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MSCA-Marie Sklodowska-Curie Actions (MSCA)

Assessment of the threat of metal exposure to lions (Panthera leo) in East Africa

Tildelt: kr 2,1 mill.

The lion population of East Africa is declining due to several reasons, and pollution listed as one of the current threats by IUCN. However, no data on exposure routes of pollution from mining on lions in East Africa are available and metal pollution in terrestrial ecosystems in East Africa is understudied. The current proposal aims to fill this gap by looking at both metal exposure in lions and their main prey close to mining areas and in reference areas away from suspected pollution. In addition, non-invasive sampling of fur will be assessed as biomonitoring tool for metal exposure. Finally, we will provide recommendations to local authorities and communicate our findings to local communities. This project will give me the opportunity to apply my previous knowledge on metal pollution in wildlife and to gain new expertise working in African ecosystems and with African communities, as well as gain new practical skills, such as sampling large carnivores. Furthermore, my supervisors at the Norwegian University of Science in Technology (NTNU) provide interdisciplinary expertise within ecotoxicology (Prof. Jaspers) and conservation ecology (Prof. Røskaft). LEOTHREAT’s main research question is: What are the main exposure routes for metals in East African lion populations? I hypothesize that lions inhabiting mining sites may be exposed to metals due to the ingestion of contaminated prey and water. The exposure to toxic metals may cause adverse effects on their health, thus contributing to population declines. Me and local collaborators will study metal exposure by sampling blood and fur from lions inhabiting areas close to mines as well as from lions ranging areas unsuspected to be contaminated.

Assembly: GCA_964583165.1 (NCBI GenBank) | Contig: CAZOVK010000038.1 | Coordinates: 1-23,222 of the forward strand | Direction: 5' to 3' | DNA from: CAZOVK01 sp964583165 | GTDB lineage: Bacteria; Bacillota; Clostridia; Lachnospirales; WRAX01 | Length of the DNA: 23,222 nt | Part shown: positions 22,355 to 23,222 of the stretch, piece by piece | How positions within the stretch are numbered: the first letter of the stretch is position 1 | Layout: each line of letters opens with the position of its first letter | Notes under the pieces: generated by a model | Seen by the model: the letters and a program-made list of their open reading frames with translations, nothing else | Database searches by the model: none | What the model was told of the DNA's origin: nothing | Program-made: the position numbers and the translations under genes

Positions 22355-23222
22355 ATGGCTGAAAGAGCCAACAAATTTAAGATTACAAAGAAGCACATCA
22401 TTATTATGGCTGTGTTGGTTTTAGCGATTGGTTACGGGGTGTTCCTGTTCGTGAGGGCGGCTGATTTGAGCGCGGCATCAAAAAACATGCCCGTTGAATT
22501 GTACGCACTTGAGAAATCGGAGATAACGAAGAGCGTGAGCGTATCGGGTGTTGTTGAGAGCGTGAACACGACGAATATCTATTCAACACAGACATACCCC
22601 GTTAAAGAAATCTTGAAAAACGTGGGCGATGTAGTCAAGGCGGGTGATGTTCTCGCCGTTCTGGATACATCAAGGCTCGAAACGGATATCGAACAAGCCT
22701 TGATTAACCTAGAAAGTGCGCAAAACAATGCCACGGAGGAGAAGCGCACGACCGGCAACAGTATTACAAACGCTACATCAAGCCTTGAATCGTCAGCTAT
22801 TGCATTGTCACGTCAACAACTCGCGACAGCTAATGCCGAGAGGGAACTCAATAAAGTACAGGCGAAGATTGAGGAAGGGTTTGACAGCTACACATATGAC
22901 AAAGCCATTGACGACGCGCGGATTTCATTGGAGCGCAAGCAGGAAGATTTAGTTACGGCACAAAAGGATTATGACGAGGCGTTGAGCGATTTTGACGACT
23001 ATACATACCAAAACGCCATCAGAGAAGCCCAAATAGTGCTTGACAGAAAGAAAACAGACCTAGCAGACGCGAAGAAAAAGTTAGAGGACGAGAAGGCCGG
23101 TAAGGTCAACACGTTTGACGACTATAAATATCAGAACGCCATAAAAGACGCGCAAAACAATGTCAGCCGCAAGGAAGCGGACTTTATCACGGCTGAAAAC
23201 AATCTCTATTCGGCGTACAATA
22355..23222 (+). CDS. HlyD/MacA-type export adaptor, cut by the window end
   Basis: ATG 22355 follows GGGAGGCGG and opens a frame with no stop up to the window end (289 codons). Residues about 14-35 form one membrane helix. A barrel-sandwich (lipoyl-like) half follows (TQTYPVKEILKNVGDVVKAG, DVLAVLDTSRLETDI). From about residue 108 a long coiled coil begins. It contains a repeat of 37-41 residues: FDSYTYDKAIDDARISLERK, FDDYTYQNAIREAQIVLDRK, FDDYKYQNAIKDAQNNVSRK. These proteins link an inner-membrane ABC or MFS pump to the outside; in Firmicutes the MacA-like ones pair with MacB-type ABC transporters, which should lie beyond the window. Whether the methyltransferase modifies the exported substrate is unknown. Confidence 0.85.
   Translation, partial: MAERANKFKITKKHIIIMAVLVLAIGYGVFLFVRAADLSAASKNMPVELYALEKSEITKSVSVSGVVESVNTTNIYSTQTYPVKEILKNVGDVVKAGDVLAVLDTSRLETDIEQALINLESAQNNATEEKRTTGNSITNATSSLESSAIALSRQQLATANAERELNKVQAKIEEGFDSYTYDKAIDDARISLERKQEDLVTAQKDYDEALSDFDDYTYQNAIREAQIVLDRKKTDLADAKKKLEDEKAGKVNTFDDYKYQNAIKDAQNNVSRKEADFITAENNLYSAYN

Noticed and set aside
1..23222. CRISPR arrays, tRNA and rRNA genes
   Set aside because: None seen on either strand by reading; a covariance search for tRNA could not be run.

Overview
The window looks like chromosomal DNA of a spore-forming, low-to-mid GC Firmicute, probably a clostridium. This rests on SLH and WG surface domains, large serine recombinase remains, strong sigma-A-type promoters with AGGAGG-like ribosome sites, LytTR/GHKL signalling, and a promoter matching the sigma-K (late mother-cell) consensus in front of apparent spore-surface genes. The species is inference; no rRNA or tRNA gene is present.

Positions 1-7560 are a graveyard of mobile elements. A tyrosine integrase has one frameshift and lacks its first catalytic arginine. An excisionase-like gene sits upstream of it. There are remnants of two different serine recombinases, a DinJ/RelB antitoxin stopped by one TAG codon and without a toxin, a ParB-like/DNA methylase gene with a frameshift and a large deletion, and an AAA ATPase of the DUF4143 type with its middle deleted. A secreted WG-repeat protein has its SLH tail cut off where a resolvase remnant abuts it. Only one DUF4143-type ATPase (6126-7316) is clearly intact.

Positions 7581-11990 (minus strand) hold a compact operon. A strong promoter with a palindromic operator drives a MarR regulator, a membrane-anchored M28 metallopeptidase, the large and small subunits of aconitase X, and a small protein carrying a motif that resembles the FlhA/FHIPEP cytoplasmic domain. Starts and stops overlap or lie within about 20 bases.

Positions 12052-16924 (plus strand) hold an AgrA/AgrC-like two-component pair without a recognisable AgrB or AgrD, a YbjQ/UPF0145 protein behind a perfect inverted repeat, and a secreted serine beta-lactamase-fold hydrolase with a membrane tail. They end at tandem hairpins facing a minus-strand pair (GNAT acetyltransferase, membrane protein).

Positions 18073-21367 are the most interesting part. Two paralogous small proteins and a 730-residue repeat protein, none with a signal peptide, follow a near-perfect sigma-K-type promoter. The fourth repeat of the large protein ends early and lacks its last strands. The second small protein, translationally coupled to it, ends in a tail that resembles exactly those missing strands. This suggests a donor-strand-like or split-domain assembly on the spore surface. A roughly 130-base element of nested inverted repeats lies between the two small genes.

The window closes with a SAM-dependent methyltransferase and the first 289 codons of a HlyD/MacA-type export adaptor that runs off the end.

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MSCA-Marie Sklodowska-Curie Actions (MSCA)

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